As per the settlement, Google does not have a cap on the final amount it will have to pay out, but it will have to be at least $19 million. If somehow Google refunds less than that, the balance will have to be sent to the FTC instead. The ruling also placed a limit on the age of the claim, with in-app purchases having to be made in 2011 or later. Customers will have a one-year windows to request a refund from the time Google sends them information on how to proceed.
It is also interesting to note that there were a total of 16 public comments made on the proposed settlement between the FTC and Google. They are definitely worth reading in order to provide some perspective on the case as a whole. In one of the cases, a parent set up a restricted access account for her child, yet she was still able to make purchases within a game without authorization.
In the end, it looks like Google will escape for about $12 million less than Apple did, at least at the minimum. Does this ruling affect you? Will you be making a claim to Google for some unauthorized charges? Let us know in the comments below.
Last week, a New York native noticed a sudden drop in 3G service on his Verizon phone and, upon further researched, discovered that Verizon was testing out retiring its 3G network. While no official timeline was announced, the tests opened up a bunch of speculation. This week, Verizon has announced it has selected 10 test markets where the company will be retiring the 3G network in favor of LTE.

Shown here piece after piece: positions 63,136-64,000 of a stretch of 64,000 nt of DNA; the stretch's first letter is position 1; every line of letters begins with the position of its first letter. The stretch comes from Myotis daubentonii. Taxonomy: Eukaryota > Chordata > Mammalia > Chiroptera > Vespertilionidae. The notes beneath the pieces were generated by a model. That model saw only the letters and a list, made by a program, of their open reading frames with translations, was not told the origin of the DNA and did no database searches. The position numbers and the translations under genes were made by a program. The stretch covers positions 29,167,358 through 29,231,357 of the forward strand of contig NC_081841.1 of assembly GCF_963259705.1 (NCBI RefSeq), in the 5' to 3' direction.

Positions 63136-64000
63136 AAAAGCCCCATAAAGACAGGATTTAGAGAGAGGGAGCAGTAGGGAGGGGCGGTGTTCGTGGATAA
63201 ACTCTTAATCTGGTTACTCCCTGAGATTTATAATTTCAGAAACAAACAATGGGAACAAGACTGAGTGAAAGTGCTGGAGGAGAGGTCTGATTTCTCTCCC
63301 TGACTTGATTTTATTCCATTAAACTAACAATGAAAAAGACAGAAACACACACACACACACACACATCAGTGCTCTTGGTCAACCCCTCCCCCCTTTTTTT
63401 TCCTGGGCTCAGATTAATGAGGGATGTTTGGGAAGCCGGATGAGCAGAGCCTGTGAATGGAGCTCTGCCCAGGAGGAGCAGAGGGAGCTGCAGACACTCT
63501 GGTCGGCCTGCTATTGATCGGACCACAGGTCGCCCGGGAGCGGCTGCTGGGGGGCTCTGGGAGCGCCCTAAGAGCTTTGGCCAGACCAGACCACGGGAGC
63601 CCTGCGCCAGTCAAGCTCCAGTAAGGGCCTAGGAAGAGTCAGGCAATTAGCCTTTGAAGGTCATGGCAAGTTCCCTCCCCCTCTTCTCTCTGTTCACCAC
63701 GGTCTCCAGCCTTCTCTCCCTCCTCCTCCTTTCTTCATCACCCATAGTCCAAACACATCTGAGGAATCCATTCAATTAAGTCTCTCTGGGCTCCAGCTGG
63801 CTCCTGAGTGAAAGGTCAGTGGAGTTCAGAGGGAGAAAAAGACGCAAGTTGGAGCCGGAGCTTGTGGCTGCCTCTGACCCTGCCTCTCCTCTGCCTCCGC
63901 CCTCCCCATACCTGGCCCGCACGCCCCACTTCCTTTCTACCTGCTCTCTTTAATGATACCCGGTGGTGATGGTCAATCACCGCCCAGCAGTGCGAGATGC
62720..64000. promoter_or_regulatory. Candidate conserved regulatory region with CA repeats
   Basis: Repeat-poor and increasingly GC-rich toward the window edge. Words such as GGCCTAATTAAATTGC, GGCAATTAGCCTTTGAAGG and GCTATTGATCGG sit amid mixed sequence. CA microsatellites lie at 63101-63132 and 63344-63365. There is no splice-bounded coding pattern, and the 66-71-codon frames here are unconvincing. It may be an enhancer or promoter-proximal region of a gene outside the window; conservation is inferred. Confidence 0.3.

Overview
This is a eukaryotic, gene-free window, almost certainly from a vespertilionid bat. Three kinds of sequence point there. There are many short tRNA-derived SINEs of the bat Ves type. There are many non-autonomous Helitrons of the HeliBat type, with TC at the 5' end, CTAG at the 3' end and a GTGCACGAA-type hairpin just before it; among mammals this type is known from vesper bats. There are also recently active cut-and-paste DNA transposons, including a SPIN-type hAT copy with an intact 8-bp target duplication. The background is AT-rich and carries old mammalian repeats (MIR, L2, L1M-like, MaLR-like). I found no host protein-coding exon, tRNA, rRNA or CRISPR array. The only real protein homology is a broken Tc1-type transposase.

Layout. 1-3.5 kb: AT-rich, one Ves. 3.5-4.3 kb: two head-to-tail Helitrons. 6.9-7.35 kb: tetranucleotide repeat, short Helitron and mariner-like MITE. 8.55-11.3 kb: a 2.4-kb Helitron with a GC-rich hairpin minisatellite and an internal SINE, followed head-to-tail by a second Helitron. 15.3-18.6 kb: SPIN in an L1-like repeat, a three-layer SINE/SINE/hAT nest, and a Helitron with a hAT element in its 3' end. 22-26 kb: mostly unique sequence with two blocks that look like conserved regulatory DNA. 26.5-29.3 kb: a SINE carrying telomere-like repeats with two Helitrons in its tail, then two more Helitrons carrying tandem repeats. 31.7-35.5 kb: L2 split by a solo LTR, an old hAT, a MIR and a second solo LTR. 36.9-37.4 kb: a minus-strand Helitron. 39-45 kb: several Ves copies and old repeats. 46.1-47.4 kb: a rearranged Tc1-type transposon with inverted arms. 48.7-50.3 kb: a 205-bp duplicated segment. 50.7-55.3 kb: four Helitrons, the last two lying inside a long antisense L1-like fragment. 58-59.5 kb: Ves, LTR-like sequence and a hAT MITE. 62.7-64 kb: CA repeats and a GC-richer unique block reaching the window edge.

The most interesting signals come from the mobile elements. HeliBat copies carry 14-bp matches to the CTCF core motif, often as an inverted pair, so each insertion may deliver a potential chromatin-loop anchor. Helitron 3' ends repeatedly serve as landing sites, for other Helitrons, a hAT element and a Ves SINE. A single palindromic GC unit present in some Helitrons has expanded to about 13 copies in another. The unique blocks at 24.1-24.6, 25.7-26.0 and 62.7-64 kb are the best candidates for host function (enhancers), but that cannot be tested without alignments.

The tests have already begun in Manhattan and Cleveland. When pressed, VP of network operations Mike Haberman would not give out the exact cities, but did mention that the rollout to LTE will happen on PCS bands once used for Verizon's EV-DO services. Unlike in the not-so-public testing accidentally found by a resident in NYC, the exec admitted that this type of testing will be expanding to other locations as well.
Virtually all our devices now are 4G LTE. We do sell a lot of phones and people tend to upgrade their phones fairly often. If you see Apple's complete lineup, it's all 4G.
Along with these tests we'll see Verizon also testing carrier aggregation, which is the ability to combine the eventual three LTE networks' transmissions. Devices will need to be created to support the technology, but Haberman said we should expect to see those in the next year. AT&T has already implemented carrier aggregation in major cities.
Haberman also said that Verizon will be supporting EV-DO up to December 31st, 2019 at the earliest. That would probably be due to the sheer amount of flip-phones that are seen at family gatherings, as we mentioned last week on the show. That simple observation plays into the fact that lots of people still use 3G, however 80 percent of Verizon's data is running on LTE.
So while this isn't a ground-breaking announcement, it is definitely interesting to follow this story as it develops. Moving forward with wireless technology at such a rapid pace is a bold and aggressive move, but one that could really push the envelope, so long as users are able to upgrade and make the transition easily.
Between trying to break up the company, and punishing their profits, Google has had a rough time in Europe, but thus far they have managed to maintain all of their services. The consistent European onslaught of Google has officially claimed its first victim, however.